I'd like to describe the points on Earth's surface that are visible to a viewer who is 100 miles above the North Pole. I'm assuming a spherical Earth and radius of 3960 miles if it's needed. My thoughts are that you'll be able see a portion of the Earth, all the way to a "horizon", and this horizon can be described by a circle. Is there any way to find the equation of this circle? All I really need is the radius to do this. I just don't seem to have enough information to find the distance from the viewer to the horizon, which seems like the most direct way forward. Is there something else I can do? Thanks so much!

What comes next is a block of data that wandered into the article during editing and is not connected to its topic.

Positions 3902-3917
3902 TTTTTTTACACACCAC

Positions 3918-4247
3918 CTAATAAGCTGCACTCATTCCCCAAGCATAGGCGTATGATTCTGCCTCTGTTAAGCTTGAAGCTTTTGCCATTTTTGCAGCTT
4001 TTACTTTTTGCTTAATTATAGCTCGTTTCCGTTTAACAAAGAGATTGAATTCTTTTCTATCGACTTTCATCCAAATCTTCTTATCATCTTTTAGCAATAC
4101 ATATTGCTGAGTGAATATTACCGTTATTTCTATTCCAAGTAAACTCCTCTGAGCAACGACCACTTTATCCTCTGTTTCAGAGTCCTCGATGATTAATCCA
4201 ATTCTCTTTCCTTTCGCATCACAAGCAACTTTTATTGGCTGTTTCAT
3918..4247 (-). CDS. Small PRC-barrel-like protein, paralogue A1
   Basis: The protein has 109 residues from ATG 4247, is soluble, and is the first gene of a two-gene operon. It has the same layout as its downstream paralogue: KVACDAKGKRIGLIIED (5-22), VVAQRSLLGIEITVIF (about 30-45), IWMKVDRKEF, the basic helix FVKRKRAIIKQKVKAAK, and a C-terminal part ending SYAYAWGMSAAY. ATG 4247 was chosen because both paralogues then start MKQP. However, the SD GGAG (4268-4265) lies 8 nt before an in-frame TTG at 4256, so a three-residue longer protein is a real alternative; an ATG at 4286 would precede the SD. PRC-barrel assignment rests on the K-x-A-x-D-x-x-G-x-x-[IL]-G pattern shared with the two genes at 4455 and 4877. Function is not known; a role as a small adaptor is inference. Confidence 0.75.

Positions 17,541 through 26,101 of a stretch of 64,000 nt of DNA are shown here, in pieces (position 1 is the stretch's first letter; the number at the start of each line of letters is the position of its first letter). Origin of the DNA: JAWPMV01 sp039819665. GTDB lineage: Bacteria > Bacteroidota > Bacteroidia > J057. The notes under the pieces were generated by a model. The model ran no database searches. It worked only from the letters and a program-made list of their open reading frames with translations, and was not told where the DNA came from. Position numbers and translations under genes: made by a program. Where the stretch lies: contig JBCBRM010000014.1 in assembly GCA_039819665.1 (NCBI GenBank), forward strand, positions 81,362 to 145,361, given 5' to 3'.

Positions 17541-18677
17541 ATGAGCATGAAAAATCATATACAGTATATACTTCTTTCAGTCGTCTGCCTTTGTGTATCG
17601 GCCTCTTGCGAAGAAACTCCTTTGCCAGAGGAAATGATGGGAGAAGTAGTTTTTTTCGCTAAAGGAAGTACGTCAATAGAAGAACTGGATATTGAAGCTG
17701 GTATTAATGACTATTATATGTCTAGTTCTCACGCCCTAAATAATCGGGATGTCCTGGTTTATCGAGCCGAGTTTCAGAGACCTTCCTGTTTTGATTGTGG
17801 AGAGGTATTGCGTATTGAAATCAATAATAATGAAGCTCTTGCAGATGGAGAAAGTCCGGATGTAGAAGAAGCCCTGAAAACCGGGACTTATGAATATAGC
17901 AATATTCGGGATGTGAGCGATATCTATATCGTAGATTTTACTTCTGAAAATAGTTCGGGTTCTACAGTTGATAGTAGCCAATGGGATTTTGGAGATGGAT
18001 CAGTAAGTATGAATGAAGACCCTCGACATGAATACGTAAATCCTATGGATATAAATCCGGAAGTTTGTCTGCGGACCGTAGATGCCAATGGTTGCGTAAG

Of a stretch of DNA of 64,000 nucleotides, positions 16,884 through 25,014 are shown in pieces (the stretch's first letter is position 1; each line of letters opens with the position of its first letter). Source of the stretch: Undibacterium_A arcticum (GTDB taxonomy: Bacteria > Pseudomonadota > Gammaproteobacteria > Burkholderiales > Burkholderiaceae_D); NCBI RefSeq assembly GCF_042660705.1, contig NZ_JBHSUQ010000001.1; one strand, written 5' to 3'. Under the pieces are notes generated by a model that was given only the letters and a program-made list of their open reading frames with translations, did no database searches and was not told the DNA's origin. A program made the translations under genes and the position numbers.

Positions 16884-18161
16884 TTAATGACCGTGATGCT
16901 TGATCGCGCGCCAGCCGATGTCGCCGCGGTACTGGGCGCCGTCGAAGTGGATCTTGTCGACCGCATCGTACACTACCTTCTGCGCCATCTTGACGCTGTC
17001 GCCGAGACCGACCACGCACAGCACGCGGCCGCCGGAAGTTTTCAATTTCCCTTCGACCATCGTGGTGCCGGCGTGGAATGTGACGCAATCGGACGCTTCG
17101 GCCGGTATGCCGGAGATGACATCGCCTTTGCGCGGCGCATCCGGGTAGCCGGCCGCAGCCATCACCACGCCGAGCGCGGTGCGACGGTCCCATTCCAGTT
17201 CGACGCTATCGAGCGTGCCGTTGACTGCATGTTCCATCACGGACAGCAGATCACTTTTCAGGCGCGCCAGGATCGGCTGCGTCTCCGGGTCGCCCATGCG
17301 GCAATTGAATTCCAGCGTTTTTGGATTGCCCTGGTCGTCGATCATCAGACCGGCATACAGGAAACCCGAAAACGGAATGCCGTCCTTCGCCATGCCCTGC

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As BeaumontTaz suggested, I've written an answer to my own question.
First, draw a triangle with vertices the viewer, the center of the Earth, and a point on the Earth's surface. This is a right triangle because a radius and tangent line form a right angle at the point of tangency. The hypotenuse is 4060 miles, the longer leg is 3960 miles, and the short leg is 895.545 miles (from the Pythagorean theorem). The angle at the viewer can be found by the law of cosines and is equal to $77.257^\circ$. Next the radius of the circle we are interested in is the length of the altitude drawn to the side with length 4060 miles. The length of this altitude is $895.545\sin 77.257=873.487$ miles. Then the equation for the circle we are looking for is $x^2+y^2=762979$ and it is $3862$ miles above the center of the Earth.